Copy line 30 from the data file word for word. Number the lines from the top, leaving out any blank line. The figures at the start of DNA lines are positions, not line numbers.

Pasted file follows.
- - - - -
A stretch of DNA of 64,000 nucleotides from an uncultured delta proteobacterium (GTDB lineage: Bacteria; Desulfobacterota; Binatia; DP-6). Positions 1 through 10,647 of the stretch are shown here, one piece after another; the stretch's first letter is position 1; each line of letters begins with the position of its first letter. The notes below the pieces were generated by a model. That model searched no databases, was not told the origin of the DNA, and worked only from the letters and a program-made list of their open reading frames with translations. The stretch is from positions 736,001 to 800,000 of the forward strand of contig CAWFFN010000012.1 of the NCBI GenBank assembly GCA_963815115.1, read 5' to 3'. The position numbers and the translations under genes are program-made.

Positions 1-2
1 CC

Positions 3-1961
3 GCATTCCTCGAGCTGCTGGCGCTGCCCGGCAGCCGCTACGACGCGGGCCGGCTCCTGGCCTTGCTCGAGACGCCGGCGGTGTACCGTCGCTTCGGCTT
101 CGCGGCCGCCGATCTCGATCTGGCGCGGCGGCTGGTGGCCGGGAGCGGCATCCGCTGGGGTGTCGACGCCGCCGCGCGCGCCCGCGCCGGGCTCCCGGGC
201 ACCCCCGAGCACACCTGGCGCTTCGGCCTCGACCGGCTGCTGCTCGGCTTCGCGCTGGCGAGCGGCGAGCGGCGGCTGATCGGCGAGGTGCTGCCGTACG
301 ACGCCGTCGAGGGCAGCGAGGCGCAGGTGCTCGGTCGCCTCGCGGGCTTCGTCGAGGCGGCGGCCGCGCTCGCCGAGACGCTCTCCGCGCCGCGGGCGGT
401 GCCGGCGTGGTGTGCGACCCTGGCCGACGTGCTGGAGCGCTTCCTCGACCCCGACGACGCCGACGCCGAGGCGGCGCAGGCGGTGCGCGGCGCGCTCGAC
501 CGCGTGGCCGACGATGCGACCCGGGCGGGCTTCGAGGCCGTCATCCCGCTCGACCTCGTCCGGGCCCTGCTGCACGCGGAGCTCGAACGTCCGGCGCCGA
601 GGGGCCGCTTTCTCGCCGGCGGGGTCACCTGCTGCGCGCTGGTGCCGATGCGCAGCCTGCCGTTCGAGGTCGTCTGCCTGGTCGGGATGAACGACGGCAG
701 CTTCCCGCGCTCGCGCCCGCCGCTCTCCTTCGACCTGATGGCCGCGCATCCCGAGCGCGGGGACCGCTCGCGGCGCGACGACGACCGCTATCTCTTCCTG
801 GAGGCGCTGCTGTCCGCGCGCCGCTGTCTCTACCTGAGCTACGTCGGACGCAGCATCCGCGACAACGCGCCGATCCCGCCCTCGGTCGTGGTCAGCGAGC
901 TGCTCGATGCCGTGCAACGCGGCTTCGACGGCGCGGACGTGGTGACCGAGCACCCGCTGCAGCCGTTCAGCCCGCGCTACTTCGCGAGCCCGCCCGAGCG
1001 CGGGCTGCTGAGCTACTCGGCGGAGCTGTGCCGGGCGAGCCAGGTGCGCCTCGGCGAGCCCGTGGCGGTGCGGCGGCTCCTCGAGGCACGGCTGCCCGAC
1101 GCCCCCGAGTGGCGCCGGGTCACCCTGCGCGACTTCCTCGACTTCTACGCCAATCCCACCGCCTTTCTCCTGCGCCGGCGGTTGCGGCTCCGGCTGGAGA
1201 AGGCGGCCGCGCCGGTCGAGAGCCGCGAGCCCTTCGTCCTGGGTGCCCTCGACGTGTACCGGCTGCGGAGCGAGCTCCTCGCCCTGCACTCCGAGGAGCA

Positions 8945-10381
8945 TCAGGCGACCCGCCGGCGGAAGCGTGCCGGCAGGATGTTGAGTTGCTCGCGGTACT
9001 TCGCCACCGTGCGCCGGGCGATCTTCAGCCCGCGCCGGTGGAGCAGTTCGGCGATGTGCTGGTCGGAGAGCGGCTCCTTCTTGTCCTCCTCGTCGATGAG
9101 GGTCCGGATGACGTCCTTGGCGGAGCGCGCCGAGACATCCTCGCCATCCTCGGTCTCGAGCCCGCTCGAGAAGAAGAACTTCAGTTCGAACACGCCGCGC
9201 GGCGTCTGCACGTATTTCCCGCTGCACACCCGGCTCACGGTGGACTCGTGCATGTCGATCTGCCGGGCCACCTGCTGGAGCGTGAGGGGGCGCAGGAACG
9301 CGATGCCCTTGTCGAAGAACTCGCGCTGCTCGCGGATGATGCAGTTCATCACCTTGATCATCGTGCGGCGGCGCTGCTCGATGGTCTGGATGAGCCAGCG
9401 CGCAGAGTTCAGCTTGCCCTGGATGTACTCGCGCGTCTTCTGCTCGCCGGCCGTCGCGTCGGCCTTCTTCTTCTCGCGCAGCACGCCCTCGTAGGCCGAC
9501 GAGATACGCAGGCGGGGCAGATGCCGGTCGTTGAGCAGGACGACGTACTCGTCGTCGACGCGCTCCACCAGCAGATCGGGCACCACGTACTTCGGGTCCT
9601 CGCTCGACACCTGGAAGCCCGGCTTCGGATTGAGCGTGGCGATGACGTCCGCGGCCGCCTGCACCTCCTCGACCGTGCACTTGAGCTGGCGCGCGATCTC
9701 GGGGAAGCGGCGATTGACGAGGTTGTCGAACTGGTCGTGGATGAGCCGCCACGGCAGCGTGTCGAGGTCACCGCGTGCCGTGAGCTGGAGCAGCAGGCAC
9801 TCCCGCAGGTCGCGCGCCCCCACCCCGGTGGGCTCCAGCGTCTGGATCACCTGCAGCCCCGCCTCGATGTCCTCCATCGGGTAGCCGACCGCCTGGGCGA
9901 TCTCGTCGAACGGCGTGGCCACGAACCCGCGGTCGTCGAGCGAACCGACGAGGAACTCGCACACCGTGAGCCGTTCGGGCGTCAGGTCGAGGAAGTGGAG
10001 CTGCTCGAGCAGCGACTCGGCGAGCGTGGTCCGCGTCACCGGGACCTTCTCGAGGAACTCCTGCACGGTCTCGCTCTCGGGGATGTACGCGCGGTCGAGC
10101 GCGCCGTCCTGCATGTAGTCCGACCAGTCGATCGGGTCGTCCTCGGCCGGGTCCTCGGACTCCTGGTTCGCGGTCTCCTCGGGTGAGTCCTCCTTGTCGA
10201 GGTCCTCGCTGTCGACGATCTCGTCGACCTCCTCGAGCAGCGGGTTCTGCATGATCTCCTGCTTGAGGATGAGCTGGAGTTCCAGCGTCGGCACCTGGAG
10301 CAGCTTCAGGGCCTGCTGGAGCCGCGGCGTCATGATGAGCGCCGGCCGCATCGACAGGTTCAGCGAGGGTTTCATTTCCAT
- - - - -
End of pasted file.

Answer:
10001 CTGCTCGAGCAGCGACTCGGCGAGCGTGGTCCGCGTCACCGGGACCTTCTCGAGGAACTCCTGCACGGTCTCGCTCTCGGGGATGTACGCGCGGTCGAGC